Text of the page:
Invasion by Khemiri Arrives Next to Ground Zero
The Play Company Presents Immigration Issues
By: Susan Hall - Feb 21, 2011
by Jonas Hassen Khemiri
Produced by The Play Company
February 18, 2011
At the Walkerspace,
46 Walker Street, New York City
Tickets at 212-352-3101 or theatermania.com
Directed by Erica Schmidt
Scenic design: Antje Ellermann
Costumes: Oana Botez
Lighting desgn: Matthew Richards
Sound design: Bart Fasbender
A modern version of Arabian Nights has arrived at the Walkerspace in New York. Invasion is a wild and gutsy piece of theater.
The Swedish playwright Jonas Hassen Khemiri, translated here by Rachel Wilson-Broyles, tells stories like Scheherazade. They come from the Arab world, but land elsewhere.
Many universal story-telling techniques were developed in the Arabian Nights and Khemiri deploys them all in his new play. On stage we are intrigued as stories nest within stories like Russian dolls (and like the Arabian Nights).
Khemeri has reached up into the air and captured the words which re-create these stories in a thoroughly modern form.
We start with two story tellers setting the frame by recalling the Arabian Nights, but we are quickly shocked into the modern version.
An overarching story is prompted by the name Abulkasem. At first without meaning, Abulkasem is assumed by each of the four principal characters for their own purposes. The word intentionally echoes Aladdin and Ali Babba. It also suggests the name Bin Laden.
Part mystery, part question mark, the brilliant performances by Benhamou, Guilarte, Moreno and Sanyal rivet our attention. Each must act on at least two levels, as narrator of their story, and as actor in it. Their talent is displayed in the seamless transfer from one level to another.
We have Guilarte as a gay, swishing immigrant who is enraged by the asylum process in the US. He is pushed to fury when his cell phone doesn’t work.
Sanyal plays a telemarketer who turns out to be an unreliable narrator, maybe. He tries to pick up a girl in a bar and presumably will call her later. No part of Sanyal’s face or body goes unused in this compelling performance.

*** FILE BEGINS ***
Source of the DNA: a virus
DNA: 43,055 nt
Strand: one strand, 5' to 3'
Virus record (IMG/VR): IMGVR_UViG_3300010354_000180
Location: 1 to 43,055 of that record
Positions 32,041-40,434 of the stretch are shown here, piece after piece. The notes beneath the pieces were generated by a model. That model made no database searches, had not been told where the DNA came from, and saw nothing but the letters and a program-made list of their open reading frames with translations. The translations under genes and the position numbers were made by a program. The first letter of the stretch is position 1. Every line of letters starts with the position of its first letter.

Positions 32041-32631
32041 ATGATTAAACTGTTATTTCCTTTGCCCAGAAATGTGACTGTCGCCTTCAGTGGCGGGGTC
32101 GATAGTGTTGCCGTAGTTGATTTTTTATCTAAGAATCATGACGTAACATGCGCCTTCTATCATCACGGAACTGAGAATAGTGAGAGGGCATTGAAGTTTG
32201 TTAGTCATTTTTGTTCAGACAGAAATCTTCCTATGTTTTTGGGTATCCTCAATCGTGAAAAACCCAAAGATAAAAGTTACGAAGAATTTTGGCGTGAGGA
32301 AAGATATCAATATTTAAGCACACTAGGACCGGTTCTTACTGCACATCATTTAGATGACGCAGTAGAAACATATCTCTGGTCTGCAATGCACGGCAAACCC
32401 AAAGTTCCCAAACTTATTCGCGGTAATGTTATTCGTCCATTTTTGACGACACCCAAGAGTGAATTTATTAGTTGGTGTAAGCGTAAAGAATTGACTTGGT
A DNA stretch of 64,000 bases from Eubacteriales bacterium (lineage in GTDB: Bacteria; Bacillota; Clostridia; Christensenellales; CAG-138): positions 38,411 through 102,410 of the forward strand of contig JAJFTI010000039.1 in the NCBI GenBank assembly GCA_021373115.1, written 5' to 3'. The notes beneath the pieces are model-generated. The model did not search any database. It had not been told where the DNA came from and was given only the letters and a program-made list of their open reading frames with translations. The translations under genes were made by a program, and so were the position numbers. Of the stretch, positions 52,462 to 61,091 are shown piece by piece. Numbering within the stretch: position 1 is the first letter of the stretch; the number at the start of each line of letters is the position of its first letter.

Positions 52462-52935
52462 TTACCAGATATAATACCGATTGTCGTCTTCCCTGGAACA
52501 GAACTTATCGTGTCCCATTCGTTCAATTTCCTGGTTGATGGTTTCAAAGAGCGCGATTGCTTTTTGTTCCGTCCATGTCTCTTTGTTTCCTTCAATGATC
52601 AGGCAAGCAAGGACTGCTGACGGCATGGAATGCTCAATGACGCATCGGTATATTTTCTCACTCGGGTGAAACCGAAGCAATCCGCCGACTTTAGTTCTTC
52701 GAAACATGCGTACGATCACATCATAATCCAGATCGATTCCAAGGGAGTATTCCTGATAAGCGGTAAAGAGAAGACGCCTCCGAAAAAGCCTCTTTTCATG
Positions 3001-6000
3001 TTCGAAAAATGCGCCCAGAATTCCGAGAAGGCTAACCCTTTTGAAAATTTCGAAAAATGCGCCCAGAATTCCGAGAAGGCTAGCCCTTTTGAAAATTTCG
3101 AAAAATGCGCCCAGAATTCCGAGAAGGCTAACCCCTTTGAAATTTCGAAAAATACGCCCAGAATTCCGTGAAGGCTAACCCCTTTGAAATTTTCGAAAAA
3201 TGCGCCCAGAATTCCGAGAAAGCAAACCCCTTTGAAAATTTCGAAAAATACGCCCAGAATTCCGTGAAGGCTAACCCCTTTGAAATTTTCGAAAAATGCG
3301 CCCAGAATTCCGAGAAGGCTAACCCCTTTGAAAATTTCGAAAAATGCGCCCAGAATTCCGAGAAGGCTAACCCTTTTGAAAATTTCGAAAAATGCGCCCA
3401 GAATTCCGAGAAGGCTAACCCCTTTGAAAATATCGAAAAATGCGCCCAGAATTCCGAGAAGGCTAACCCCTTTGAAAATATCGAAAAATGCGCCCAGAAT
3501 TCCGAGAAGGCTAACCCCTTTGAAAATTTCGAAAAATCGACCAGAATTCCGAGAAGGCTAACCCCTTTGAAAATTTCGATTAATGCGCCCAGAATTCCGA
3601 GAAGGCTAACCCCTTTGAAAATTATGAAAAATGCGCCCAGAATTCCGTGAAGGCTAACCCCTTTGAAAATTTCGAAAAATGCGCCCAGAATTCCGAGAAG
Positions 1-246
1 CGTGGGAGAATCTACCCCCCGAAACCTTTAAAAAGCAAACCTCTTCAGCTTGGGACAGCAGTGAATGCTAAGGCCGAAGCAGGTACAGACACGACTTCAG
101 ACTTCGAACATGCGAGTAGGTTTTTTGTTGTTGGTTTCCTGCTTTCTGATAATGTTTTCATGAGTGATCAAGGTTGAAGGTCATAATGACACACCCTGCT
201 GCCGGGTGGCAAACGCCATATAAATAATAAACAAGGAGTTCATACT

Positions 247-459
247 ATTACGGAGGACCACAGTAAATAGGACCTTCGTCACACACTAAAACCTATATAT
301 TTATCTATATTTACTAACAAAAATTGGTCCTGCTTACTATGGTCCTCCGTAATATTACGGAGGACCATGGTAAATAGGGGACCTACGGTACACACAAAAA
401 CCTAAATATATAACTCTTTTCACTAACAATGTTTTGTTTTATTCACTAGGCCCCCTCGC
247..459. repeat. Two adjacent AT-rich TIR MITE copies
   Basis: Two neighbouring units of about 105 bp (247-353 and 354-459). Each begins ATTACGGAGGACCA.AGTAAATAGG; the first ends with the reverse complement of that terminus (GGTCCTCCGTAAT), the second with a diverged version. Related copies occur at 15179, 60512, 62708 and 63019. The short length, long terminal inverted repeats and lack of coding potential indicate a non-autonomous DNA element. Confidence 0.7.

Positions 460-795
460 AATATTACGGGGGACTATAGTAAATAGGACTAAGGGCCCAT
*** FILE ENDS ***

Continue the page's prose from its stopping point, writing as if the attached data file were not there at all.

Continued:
As the girl who is a student, Francis Benhamou, protofaminist, tells her version of this story. Without giving away the maybe-outcome, in his version she writes her phone number on his palm. In hers, she writes a random series of meaningless numbers on a napkin.
A panel discussion of Abulkasem by ‘journalists’ or maybe CIA/FBI spies, is woven into Invasion several times. Its detour into a new narrative flow also investigates the reliability or lack thereof of the proceedings. As a device, this all too familiar form grips.
Playwright Khemiri takes on the mantle of the Arabian Nights to fresh and contemporary effect. He is a masterful storyteller electrifying all the elements introduced in the Middle East so many centuries ago. In addition to the frame story and stories within stories, we get foreshadowing and repetition techniques and a criminal procedural.
Has a crime or does a crime result from all of this? Maybe, maybe not. Swirling in wonderful language and powerful performances we are left to wonder. How much do we know about the attitudes of Middle Easterners toward us? What actually has happened? All of this is either piercing or frothy. Serious as the subject matter is, we are always amused and fascinated.
What we do know is that in the hands of director Erica Schmidt and in the voices and interpretative moments of all four ensemble actors, this play is funny, sad, and thoroughly engaging.